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Self-learning neuromorphic chip that composes music

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Self-learning neuromorphic chip that composes music

Credit: IMEC Today, at the imec technology forum (ITF2017), imec demonstrated the world’s first self-learning neuromorphic chip. The brain-inspired chip, based on OxRAM technology, has the capability of self-learning and has been demonstrated to have the ability to compose music. The human brain is a dream for computer scientists: it has a huge computing power while consuming only a few tens of Watts. Imec researchers are combining state-of-the-art hardware and software to design chips that feature these desirable characteristics of a self-learning system. Imec’s ultimate goal is to design the process technology and building blocks to make artificial intelligence to be energy efficient so that that it can be integrated into sensors. Such intelligent sensors will drive the internet of things forward. This would not only allow machine learning to be present in all sensors but also allow on-field learning capability to further improve the learning.
By co-optimizing the hardware and the software, the chip features machine learning and intelligence characteristics on a small area, while consuming only very little power. The chip is self-learning, meaning that is makes associations between what it has experienced and what it experiences. The more it experiences, the stronger the connections will be. The chip presented today has learned to compose new music and the rules for the composition are learnt on the fly.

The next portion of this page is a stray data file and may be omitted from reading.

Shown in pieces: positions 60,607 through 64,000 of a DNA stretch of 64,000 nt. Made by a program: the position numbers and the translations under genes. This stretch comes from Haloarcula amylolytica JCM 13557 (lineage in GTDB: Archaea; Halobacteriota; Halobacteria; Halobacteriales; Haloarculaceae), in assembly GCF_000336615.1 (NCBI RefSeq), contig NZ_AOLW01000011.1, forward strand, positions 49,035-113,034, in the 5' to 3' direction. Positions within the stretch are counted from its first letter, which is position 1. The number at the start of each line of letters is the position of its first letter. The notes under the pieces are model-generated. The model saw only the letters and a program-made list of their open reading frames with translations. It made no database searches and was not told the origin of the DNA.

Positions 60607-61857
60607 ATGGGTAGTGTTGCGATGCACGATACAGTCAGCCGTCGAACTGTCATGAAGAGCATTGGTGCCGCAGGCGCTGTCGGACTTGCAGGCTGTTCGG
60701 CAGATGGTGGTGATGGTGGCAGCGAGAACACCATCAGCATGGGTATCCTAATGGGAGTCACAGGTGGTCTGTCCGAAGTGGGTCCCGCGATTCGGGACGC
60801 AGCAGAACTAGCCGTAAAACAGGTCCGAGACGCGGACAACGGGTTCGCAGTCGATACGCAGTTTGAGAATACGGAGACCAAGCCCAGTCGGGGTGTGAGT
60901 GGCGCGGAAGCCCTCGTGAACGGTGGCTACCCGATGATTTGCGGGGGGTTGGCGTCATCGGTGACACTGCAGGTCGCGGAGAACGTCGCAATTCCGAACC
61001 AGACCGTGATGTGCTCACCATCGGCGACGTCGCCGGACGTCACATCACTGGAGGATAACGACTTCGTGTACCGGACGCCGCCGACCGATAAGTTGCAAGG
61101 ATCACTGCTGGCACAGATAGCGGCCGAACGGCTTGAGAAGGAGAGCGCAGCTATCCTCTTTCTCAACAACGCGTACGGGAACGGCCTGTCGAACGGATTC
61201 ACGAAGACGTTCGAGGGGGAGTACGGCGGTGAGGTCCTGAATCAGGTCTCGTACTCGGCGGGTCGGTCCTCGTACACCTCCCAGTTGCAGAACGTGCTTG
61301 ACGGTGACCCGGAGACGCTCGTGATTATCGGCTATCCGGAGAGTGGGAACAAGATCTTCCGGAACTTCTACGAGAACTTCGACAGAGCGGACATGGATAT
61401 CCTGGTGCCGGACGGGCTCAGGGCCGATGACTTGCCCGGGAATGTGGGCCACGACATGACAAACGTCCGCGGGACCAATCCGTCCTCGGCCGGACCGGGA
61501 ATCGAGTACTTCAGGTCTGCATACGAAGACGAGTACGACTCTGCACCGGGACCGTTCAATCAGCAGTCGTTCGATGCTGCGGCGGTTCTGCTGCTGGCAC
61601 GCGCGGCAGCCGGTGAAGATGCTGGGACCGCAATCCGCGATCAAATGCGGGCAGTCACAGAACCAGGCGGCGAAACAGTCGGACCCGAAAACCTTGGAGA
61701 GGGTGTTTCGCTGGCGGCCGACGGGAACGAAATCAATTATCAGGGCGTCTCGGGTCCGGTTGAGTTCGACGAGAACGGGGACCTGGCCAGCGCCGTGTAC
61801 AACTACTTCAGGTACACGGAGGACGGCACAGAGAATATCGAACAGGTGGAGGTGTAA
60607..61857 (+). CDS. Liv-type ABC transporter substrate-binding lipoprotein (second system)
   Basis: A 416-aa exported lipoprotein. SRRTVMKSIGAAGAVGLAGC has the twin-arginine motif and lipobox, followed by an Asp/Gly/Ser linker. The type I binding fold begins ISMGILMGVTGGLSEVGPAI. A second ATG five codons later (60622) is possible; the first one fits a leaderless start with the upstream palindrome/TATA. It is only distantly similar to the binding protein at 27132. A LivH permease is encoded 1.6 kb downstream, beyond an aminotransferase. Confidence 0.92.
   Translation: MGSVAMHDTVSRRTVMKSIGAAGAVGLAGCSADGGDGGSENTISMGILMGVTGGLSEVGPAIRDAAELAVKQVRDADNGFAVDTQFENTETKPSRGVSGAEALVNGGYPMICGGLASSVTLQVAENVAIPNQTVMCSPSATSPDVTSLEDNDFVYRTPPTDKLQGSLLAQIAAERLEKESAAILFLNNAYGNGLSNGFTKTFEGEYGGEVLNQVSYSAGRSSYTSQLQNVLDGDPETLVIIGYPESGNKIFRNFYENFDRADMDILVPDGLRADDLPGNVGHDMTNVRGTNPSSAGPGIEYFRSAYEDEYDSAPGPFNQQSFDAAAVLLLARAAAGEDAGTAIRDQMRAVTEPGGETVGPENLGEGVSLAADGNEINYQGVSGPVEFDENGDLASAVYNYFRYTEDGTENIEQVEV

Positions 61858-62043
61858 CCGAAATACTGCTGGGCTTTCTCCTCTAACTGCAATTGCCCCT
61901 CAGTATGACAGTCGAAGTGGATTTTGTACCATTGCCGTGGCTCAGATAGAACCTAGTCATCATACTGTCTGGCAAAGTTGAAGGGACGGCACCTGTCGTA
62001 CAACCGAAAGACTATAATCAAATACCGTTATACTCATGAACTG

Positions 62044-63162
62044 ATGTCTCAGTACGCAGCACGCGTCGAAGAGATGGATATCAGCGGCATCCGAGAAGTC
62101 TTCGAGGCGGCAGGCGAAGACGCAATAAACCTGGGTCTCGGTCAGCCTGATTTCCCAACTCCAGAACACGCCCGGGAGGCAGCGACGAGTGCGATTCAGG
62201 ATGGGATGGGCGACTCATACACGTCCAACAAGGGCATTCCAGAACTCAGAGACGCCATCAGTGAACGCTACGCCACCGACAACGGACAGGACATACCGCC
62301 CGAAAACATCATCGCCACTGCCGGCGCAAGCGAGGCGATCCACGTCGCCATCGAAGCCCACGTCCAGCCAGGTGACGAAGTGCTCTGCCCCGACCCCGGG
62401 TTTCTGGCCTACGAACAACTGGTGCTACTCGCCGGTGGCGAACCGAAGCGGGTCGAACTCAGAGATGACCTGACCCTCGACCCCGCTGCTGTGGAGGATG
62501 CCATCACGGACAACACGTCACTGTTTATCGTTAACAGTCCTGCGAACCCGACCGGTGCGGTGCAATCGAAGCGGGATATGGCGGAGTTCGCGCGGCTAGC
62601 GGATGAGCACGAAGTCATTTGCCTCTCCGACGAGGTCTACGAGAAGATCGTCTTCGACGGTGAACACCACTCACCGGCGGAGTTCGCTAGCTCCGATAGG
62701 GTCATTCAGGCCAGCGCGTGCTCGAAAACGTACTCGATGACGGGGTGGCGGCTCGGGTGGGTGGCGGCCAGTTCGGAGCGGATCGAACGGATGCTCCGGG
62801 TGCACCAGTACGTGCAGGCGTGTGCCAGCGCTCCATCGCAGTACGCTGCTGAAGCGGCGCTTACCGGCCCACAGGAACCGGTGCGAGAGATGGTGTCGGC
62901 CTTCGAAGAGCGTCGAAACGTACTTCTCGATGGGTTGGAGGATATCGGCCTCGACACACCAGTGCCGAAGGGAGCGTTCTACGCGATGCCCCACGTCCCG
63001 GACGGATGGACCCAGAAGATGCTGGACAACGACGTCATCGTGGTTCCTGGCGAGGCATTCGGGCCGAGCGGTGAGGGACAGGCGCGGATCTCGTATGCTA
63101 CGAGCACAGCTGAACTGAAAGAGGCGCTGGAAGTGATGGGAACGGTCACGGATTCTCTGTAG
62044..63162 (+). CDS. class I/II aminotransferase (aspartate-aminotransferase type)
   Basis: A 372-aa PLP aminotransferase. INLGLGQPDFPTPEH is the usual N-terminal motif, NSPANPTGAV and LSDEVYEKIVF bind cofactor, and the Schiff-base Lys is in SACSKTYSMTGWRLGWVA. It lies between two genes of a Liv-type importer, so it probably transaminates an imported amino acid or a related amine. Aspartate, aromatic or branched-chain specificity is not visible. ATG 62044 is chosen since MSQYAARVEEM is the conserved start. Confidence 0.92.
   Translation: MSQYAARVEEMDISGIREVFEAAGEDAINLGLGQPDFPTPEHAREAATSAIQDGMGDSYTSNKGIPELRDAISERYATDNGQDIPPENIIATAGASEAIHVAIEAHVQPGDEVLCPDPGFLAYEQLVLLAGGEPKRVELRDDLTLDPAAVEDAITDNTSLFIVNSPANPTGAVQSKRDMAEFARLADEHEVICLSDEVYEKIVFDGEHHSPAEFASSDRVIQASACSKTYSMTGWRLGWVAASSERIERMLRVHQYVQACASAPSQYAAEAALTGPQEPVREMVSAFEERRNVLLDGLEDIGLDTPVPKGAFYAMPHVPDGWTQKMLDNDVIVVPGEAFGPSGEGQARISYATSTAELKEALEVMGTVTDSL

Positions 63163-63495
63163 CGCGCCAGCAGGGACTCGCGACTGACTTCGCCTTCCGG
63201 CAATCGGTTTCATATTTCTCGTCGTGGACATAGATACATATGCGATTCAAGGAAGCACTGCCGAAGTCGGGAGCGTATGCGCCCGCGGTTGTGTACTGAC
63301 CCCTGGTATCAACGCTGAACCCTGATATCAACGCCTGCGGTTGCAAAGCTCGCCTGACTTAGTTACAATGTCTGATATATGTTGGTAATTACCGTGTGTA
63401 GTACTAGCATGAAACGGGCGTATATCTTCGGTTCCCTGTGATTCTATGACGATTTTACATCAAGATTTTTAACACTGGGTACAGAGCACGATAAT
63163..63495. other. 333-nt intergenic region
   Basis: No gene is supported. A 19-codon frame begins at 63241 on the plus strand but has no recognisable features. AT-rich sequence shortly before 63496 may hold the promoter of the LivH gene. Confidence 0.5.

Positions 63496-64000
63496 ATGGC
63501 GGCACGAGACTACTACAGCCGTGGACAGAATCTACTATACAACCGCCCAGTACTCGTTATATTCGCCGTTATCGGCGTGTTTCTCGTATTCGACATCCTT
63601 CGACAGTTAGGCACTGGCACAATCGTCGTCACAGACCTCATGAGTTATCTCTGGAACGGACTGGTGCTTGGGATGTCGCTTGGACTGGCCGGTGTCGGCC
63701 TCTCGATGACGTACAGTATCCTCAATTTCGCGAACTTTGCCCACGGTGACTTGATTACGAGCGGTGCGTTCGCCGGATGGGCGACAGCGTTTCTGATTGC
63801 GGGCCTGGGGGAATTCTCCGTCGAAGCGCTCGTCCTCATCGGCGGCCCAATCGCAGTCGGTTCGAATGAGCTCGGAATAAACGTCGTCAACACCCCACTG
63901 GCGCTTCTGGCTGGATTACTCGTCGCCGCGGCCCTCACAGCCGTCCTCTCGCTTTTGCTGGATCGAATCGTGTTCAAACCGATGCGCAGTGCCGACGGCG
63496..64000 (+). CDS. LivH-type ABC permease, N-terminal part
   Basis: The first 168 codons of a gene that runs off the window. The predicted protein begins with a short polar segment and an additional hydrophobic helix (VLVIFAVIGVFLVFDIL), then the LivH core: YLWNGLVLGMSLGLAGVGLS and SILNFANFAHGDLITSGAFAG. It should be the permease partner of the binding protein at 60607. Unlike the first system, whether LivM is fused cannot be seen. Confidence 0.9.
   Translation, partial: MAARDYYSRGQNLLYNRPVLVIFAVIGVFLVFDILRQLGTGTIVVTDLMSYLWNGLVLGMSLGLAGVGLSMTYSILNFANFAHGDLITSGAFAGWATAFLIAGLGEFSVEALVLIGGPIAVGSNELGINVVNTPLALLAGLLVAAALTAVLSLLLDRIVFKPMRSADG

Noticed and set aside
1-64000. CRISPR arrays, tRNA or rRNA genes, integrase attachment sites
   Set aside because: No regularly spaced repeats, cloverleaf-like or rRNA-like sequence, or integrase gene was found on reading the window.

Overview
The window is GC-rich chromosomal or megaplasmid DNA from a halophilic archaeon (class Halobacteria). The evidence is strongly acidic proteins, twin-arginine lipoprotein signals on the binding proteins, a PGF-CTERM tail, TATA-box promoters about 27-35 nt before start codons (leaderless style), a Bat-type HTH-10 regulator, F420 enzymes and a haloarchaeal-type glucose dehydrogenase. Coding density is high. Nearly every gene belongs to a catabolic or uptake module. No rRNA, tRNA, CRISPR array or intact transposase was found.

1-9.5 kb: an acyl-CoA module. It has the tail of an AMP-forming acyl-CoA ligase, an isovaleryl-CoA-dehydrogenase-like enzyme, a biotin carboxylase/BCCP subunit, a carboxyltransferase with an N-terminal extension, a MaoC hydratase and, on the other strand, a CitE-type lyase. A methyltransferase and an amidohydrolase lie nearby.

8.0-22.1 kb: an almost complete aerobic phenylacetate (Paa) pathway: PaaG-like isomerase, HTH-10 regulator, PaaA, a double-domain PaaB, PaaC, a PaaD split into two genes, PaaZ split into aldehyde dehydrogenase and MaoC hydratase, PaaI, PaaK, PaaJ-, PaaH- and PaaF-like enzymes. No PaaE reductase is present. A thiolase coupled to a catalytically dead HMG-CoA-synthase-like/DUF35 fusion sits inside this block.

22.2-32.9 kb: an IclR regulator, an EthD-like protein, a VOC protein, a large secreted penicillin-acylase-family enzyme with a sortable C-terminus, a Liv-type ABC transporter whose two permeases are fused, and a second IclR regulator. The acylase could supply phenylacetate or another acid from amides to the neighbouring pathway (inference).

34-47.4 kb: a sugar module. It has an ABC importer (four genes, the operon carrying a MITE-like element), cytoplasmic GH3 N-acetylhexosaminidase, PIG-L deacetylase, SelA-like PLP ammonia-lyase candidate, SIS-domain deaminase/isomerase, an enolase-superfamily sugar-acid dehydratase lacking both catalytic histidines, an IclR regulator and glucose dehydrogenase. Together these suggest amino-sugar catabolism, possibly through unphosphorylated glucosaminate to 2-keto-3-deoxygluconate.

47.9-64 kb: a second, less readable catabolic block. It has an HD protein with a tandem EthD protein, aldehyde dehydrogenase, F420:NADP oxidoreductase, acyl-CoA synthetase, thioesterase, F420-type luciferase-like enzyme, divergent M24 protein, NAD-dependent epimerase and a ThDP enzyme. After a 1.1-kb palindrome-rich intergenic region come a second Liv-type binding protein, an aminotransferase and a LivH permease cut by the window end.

It is imec’s ultimate goal to further advance both hardware and software to achieve very low-power, high-performance, low-cost and highly miniaturized neuromorphic chips that can be applied in many domains ranging for personal health, energy, traffic management etc. For example, neuromorphic chips integrated into sensors for health monitoring would enable to identify a particular heartrate change that could lead to heart abnormalities, and would learn to recognize slightly different ECG patterns that vary between individuals. Such neuromorphic chips would thus enable more customized and patient-centric monitoring.

”Because we have hardware, system design and software expertise under one roof, imec is ideally positioned to drive neuromorphic computing forward,” says Praveen Raghavan, distinguished member of the technical Staff at imec. ”Our chip has evolved from co-optimizing logic, memory, algorithms and system in a holistic way. This way, we succeeded in developing the building blocks for such a self-learning system.
Explore further:Drone in flight test learns on the fly with special chip
Provided by:IMEC

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